He’s still got the T-shirt. It’s not just one I bought for him, it’s one I made. It’s one I poured my heart into and thought about late at night. It’s one I got his opinion on time and time again till he was too frustrated to listen to me talk about it. It’s the one that I wanted to make sure was extra soft so when I leaned my cheek against his shoulder it’d be comfy.
He’s still got the T-shirt and he still wears it. I know because I saw him wearing it. I saw him eight months after he broke us from far away, wearing my design. The design that’s a piece of my heart. He still wears a piece of my heart. And the truth is, I just wish he’d have burned that shirt or had given it away. Maybe then it wouldn’t sting so bad to see other people wearing it.
I wonder if his new girlfriend asks about it. I wonder that when she leans her cheek against his shoulder and thinks about how soft it is, she wonders where he got it. She wonders if he bought it himself or if his mom got it for him. I wonder if he would even tell her the truth if she did ask. Because how someone got a T-shirt isn’t usually as interesting of a story as that one.
I wonder if he wears it and wonders about the girl he left behind. The girl who made him stay up so late sometimes just to talk about nothing. Or if he thinks about the times I’d pull that T-shirt over his head before going to bed. I wonder if he misses the weight of me next to him or if the new girl fills that role perfectly.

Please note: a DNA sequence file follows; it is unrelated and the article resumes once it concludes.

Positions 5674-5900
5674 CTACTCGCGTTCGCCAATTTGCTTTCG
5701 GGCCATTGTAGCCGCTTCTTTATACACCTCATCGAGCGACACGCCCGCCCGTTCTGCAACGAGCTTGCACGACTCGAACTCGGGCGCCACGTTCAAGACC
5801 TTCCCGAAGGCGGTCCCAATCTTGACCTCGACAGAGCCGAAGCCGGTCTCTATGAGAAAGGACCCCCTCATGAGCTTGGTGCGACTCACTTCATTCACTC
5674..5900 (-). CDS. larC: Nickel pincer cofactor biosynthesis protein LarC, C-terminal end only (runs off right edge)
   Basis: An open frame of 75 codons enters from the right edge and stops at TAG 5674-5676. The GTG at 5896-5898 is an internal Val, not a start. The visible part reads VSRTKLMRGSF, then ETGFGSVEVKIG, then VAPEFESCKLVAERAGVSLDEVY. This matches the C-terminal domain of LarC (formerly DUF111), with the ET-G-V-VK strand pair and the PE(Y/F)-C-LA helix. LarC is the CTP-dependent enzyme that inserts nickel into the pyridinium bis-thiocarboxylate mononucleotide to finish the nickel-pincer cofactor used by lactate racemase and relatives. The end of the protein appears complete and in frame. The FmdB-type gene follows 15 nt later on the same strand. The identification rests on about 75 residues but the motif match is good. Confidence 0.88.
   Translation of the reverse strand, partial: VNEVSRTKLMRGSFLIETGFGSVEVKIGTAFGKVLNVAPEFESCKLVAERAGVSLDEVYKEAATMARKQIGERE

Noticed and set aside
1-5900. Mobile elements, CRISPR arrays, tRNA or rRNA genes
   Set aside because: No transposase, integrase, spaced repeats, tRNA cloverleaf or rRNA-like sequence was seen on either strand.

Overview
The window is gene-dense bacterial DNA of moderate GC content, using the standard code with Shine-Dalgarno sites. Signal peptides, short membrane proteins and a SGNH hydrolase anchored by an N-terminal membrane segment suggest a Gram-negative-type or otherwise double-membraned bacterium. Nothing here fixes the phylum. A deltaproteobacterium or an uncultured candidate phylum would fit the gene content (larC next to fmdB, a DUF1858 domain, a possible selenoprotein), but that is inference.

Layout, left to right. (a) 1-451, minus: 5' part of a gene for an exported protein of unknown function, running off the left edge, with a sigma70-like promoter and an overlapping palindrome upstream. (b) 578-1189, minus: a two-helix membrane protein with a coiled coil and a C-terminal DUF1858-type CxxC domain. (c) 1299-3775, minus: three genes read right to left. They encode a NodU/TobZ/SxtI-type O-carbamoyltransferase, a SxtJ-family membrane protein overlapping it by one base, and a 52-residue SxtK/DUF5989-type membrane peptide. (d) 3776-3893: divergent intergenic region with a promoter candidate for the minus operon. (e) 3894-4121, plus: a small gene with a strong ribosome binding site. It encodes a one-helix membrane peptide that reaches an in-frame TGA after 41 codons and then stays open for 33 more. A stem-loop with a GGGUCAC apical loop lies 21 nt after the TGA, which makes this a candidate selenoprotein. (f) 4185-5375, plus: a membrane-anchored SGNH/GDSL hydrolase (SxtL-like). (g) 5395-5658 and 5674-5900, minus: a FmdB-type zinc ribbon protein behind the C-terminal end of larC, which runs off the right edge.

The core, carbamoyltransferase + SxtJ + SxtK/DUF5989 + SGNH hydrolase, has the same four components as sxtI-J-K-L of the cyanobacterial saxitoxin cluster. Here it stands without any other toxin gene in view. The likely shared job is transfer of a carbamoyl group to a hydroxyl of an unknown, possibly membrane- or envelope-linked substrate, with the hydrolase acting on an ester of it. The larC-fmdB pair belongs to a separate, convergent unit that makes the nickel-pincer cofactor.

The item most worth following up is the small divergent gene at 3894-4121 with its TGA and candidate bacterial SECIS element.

I wonder if he sleeps in it sometimes. Or if he dreams in it or absentmindedly runs his hands over the material while thinking about the future. I wonder if he still tells people it’s his favorite shirt if they ask and if he tells them where they could get one too if they wanted. I wonder if in some way he still supports my dreams even if he can’t be a part of them.
It’s just a piece of fabric but that material could tell so many stories. The day that he left he was wearing the exact same shirt. That shirt is covered in memories; good and bad. Mostly bad. But it’s still coated with us and with who we were. He may have only physically taken that shirt with him when he left but he actually took so much more. So, when I look at the shirt that I have that matches his, instead of folding it up and putting at the back of my dresser, I hide it in the back of my closet.
If I was a destination, then he got the tourist merchandise and displays it proudly. I wonder if he thinks it’s a trophy or if he longs for the nostalgia of it all. Or maybe it’s just a piece of clothing in his rotation that’s clean while all the others are in the laundry. Either way, he was a part of my life, and he’s got the T-shirt to prove it.